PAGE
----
Mountaintop coal mining is a great case study in the complexities of American environmental policy. Very few environmental issues seem so clear cut as ending mountaintop mining, yet the debate over this practice rages. It’s a jobs vs. environment debate in an economically depressed region. It’s blue collar vs. environmental crowd. It’s neighbor against neighbor, corporation against community, and local politicians of both parties against national political groups. It’s a President who has done very little to clean up this practice because he needs to win the swing state of West Virginia, and a Presidential contender who promises coal jobs forever.
In my opinion, mountaintop mining is an extreme environmental harm that is completely unnecessary, and I believe the next President should prohibit this practice immediately.
First, what is mountaintop mining? Mountaintop mining is a surface mining technique used to remove coal located below the surface in hilly and mountainous regions, most notably the Appalachian region of southern West Virginia and eastern Kentucky. Without getting overly technical, the practice of mountaintop mining works like this: once a coal seam has been located, the mountain/hill will be stripped of its vegetation. Explosives are used to loosen the earth above the coal seam. Heavy equipment will removed this loose material and deposit it in the valley floor or another fill area. A dragline then removes the layer of rock to expose the coal seam so that the coal can be mined. There may be multiple coal seams within one mountain (think of a mountain as a layer cake, with layers of coal contained between layers of sedimentary rock), so this process may be repeated. Once the coal is removed, the coal companies are required to reclaim the mountaintop.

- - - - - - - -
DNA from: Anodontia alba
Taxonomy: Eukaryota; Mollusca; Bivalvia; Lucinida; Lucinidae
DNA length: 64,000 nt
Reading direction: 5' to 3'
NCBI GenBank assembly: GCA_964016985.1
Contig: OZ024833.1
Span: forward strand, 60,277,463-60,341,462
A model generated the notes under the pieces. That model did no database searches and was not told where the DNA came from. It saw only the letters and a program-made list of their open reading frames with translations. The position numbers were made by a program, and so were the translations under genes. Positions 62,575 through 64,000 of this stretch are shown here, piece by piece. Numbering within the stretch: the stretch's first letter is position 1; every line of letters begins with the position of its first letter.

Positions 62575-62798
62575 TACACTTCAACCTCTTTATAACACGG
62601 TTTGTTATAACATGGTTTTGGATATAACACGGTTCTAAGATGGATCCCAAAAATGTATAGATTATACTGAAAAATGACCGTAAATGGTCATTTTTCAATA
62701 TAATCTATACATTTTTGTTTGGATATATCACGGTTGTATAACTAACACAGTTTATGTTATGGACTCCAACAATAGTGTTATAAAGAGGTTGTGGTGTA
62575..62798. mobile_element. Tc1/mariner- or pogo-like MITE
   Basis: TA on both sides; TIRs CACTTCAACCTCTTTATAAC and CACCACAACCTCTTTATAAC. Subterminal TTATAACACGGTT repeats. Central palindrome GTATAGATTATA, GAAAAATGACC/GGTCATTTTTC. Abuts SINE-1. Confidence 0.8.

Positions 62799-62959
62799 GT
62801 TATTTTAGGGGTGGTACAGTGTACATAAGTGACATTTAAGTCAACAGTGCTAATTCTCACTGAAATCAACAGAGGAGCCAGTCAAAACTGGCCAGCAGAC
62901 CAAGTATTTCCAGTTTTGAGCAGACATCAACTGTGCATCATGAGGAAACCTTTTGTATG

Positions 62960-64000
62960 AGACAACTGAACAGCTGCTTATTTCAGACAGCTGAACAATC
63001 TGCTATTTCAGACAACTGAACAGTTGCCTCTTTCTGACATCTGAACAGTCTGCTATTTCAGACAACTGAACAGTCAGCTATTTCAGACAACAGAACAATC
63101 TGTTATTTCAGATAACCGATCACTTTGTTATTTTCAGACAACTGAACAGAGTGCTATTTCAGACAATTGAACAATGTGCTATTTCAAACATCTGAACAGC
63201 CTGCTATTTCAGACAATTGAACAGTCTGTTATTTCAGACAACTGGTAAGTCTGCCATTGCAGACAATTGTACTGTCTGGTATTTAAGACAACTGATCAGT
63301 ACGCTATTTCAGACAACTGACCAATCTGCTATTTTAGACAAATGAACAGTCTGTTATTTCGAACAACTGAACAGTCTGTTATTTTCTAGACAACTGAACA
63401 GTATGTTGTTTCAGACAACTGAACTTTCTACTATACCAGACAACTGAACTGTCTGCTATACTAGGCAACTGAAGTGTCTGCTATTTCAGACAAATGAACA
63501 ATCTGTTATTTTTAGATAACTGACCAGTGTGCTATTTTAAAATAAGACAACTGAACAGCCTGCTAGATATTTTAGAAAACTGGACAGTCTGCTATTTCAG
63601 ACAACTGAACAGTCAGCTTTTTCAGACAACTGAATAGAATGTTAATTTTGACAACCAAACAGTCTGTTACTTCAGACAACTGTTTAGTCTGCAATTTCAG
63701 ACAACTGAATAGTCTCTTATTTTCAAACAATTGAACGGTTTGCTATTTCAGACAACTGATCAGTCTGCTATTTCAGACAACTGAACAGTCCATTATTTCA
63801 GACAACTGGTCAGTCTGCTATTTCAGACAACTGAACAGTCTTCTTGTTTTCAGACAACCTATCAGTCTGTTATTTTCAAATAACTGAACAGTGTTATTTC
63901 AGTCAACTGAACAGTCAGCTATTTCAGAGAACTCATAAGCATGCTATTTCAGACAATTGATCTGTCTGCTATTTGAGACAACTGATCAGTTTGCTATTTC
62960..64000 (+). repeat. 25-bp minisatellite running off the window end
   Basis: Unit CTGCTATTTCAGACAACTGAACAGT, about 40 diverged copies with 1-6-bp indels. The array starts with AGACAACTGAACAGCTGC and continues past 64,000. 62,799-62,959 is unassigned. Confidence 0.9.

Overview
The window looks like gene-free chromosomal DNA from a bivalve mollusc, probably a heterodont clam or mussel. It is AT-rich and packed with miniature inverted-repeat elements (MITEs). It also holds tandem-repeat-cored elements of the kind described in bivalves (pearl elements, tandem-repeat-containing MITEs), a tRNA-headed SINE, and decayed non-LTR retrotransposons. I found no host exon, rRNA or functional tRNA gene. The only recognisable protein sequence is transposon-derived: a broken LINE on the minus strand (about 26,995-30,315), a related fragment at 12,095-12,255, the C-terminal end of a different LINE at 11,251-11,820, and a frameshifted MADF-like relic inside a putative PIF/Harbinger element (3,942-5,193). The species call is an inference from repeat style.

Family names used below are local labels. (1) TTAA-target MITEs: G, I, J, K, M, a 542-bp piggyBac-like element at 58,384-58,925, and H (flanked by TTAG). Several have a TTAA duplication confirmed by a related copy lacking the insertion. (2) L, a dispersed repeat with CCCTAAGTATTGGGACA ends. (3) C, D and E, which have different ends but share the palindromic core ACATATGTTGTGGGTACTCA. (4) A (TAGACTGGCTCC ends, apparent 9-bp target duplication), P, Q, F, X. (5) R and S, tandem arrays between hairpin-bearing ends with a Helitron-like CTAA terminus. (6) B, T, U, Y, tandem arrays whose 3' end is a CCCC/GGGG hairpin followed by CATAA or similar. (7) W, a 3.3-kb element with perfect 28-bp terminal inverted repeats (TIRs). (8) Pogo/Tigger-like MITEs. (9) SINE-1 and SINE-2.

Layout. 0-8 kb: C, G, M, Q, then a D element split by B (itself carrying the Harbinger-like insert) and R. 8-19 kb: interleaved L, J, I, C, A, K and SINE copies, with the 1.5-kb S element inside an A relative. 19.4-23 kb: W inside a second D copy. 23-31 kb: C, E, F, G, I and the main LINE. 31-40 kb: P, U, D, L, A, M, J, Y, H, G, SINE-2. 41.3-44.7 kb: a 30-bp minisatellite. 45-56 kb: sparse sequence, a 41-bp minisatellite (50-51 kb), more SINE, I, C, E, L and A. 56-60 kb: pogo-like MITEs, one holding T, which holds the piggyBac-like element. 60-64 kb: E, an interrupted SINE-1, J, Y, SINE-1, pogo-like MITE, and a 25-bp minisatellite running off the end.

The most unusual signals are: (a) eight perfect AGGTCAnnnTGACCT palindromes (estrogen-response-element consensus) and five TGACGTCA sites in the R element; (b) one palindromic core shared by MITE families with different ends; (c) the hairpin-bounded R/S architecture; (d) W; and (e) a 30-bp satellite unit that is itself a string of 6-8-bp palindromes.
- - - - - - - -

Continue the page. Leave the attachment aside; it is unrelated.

Somewhere between 5 and 10 percent of our coal production comes from mountaintop mining. But mountaintop mining represents 40 percent of the mining activity in Appalachia. In that region, it is the most cost-effective way to remove the coal. Mountaintop mining represents a lot of jobs, income, and relative prosperity in an historically economically depressed region.
Any reasonable person would feel compassion for the people and communities affected by mountaintop mining. No one wants to see the economic lifeblood of a region shut down. But I think we need to do it, shut it down. Ending mountaintop mining will be costly to the region, as there will be a steep economic transition. But ending the practice will have very little impact across the nation’s energy markets, but will eliminate a tremendous environmental harm.
The legacy of mountaintop mining is one of permanent destruction; somewhere around 1,000,000 acres and 470 mountains have been changed forever. Over 2,000 miles of stream have been buried under the waste product, called fill, which remains after the coal is removed. The environmental harms are numerous and enormous: loss of soil productivity, loss of wildlife habitat, the destruction of headwaters and the introduction of heavy metals in the streams that do survive this practice, the occurrence of floods and the destruction of communities, and the end of a way of life for many who once sought sustenance from the mountains and streams and valleys of the region. Man has grotesquely and permanently altered the landscape in the pursuit of a small percentage of our nation’s electricity needs. I think the time for questioning is over: it’s time to end mountaintop mining forever.
For more information and a great 20-minute video on this topic, see Yale’s Environment360 blog. Image courtesy US EPA.